OTTAWA - The Liberals are challenging Stephen Harper's Conservative government to show the same degree of accountability on G8 spending that a previous Liberal government displayed in the wake of the sponsorship scandal.
John McCallum, the Liberal Treasury Board critic, gave formal notice Tuesday that he's asking a parliamentary committee to examine how $50 million was diverted from a border infrastructure fund into G8 beautification projects in the riding of cabinet minister Tony Clement.
The program has been called a Conservative "slush fund" by critics for funding civic projects literally hours away from the June 2010 summit site in Huntsville, Ont.
"I would point out that when we were in government and we had issues with the sponsorship scandal, that the Liberal government of the day ordered a value-for-money audit," McCallum, a former Liberal cabinet minister, told a news conference.
"If you have nothing to hide, if you believe that you are clean, then do two things: Allow the committee to conduct this study; and ask the auditor general to do a value-for-money audit."
An auditor's report in June found no rationale for why the 32 "Legacy Fund" projects were chosen in Clement's riding, nor even why the government settled on $50 million in funding when previous summits had spent only about $5 million on site upgrades.
Acting auditor general John Wiersema said in June that "going to Parliament requesting money for one thing and using it for something else is a serious matter which we think deserves parliamentary attention."
Wiersema also appeared dumbfounded that top civil servants told him there was zero documentation to explain the funding decisions: "I personally in my career in auditing have not encountered a situation like that where there is absolutely no paper trail behind this."
New Democrats subsequently found an extensive paper trail at the municipal level that revealed Clement, then the Industry minister, ran the project application process out of his local constituency office with the help of federal bureaucrats -- a system that effectively screened it from scrutiny by Parliament and the auditor general.
Clement is now president of the Treasury Board, a key department whose duties include ensuring the probity of government spending.
Clement has dodged most questions on his role in the legacy fund's operation -- deferring to former infrastructure minister John Baird -- and his office did not reply to a request for comment Tuesday.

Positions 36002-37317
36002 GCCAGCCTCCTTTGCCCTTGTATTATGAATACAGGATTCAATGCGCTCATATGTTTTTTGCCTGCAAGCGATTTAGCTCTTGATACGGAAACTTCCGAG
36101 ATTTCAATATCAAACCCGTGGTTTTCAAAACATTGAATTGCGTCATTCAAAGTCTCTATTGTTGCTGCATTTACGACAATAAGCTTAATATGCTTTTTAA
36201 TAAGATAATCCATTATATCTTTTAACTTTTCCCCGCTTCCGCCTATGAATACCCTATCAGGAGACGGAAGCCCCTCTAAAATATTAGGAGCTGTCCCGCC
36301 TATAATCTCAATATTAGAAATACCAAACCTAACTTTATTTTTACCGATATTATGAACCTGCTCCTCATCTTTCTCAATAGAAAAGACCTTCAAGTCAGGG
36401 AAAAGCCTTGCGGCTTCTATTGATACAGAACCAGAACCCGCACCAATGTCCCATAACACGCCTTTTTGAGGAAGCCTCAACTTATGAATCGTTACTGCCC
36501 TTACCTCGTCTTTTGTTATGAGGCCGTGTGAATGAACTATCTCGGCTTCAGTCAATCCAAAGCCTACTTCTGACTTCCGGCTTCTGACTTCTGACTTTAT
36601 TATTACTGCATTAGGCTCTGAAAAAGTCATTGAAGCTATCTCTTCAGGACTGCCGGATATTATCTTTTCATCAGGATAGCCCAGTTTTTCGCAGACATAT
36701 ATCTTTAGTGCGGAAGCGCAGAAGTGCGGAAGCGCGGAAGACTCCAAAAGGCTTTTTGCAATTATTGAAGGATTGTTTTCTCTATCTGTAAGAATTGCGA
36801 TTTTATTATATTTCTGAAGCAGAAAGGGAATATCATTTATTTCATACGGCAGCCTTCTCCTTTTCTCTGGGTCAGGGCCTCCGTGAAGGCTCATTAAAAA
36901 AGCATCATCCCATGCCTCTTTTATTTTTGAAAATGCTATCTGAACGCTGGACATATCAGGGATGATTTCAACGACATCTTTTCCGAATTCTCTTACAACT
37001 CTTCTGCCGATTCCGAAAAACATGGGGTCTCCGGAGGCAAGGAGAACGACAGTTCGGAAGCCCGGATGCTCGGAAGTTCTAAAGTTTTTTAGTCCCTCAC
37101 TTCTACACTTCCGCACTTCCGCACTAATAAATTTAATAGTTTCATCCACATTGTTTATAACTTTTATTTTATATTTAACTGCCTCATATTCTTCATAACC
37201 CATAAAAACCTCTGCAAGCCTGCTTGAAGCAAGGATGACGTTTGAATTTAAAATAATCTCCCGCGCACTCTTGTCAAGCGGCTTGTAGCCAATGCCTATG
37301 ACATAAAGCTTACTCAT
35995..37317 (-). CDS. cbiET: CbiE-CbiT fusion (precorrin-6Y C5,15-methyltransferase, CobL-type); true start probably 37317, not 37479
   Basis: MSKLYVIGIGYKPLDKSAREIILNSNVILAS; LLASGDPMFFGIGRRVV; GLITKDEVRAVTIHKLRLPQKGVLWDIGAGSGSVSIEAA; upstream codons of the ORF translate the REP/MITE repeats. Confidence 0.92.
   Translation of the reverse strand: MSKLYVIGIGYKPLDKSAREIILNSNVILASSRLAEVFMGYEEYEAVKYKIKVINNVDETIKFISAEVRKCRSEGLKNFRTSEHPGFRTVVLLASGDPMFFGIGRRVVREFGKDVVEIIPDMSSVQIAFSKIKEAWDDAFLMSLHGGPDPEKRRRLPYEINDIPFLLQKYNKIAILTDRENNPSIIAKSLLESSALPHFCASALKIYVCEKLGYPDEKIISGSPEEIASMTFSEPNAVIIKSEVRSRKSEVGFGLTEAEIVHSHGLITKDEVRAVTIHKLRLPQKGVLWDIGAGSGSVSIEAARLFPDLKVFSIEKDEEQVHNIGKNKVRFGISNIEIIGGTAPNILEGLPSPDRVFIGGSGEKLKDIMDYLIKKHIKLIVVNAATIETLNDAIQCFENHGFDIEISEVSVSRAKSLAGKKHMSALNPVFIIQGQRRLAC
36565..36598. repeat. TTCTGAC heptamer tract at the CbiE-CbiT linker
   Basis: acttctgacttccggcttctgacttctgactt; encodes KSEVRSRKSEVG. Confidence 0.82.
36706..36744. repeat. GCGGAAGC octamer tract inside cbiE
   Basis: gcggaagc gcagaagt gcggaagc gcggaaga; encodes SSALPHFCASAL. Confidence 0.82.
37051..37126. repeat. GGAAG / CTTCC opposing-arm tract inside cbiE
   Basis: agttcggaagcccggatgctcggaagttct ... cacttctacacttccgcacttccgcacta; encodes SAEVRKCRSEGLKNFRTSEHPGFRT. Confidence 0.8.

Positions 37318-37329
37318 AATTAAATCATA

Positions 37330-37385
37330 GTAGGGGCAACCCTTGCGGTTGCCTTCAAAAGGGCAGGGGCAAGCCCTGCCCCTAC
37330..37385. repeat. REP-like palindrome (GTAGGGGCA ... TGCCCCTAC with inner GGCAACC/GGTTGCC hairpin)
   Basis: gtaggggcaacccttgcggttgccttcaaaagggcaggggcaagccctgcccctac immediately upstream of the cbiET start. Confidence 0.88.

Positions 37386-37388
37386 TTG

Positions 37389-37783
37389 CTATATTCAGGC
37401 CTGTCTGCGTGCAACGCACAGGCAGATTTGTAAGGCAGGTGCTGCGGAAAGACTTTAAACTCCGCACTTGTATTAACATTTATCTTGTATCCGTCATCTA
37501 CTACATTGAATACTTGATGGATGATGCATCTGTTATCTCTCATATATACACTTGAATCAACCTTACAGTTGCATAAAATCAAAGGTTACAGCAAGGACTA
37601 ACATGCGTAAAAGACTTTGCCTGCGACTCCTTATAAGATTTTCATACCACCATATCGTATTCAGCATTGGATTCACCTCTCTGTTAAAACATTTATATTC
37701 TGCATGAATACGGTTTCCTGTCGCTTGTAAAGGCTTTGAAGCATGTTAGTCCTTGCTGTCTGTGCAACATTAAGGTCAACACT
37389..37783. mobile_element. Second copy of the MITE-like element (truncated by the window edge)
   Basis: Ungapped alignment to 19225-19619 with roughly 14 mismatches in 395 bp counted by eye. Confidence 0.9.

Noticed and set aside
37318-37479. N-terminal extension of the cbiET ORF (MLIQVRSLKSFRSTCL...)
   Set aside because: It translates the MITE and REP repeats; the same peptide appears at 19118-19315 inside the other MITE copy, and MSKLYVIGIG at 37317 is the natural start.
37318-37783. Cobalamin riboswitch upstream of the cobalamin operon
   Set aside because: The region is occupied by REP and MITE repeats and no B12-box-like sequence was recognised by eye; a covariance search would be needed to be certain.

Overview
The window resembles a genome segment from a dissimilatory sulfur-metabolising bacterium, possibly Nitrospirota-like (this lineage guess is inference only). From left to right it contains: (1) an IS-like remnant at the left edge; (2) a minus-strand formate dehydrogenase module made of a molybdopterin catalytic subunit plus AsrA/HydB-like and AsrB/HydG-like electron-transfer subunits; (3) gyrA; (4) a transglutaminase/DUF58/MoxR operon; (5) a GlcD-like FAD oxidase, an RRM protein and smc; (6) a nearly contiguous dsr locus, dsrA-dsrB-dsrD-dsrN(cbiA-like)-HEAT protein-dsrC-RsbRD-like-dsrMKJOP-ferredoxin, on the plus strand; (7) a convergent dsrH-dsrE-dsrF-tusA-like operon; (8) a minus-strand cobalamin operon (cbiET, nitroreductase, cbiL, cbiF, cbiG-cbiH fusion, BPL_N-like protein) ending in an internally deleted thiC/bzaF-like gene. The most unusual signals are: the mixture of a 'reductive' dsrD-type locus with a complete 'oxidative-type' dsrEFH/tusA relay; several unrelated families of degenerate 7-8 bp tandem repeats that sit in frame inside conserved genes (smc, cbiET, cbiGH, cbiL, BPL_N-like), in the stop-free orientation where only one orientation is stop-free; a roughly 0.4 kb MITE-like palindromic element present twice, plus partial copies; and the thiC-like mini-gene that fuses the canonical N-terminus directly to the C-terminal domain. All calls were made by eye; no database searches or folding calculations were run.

Instead, a spokesman in Baird's Foreign Affairs office sent an email "on behalf of the government."
"What is clear is that every dollar spent for the G8 Legacy Fund has been accounted for. Not a red cent is missing," spokesman Chris Day said in the email.
There is nothing to compel the Conservative majority on the committee to investigate the G8 funding. And given Harper's past dismissals of the issue as "process problems," the prospects appear dim.
Charlie Angus, the NDP ethics critic, said McCallum's reference to the sponsorship scandal is appropriate, since "Conservatives have totally stolen the (Liberal) playbook: The sense of entitlement, the misuse of taxpayers' funds."
"The problem with sponsorship was the politicization of the civil service, to treat the civil service as an extension of the partisan political aims of the party. The Conservatives have gone way beyond that in a much shorter period of time," Angus said.
"The role of senior bureaucrats in basically hoodwinking the auditor general? That's serious stuff."
Angus doesn't believe government MPs will agree to investigate the matter at committee, but remains confident the truth will eventually come out in full.
"This isn't going away and people continue to come forward and provide information," said the MP.
"I think people are deeply offended that they pulled something this base."
McCallum still hopes to shame the Conservatives into action.
"The government came to power on the Accountability Act," he said, citing Harper's trademark 2006 legislation from his first months in office. "So the government should care about whether it is, and is seen to be, accountable and transparent in its dealings."
"If it simply uses its majority position to avoid any accountability, any transparency, I think it is contradicting a fundamental tenet of its existence," added McCallum.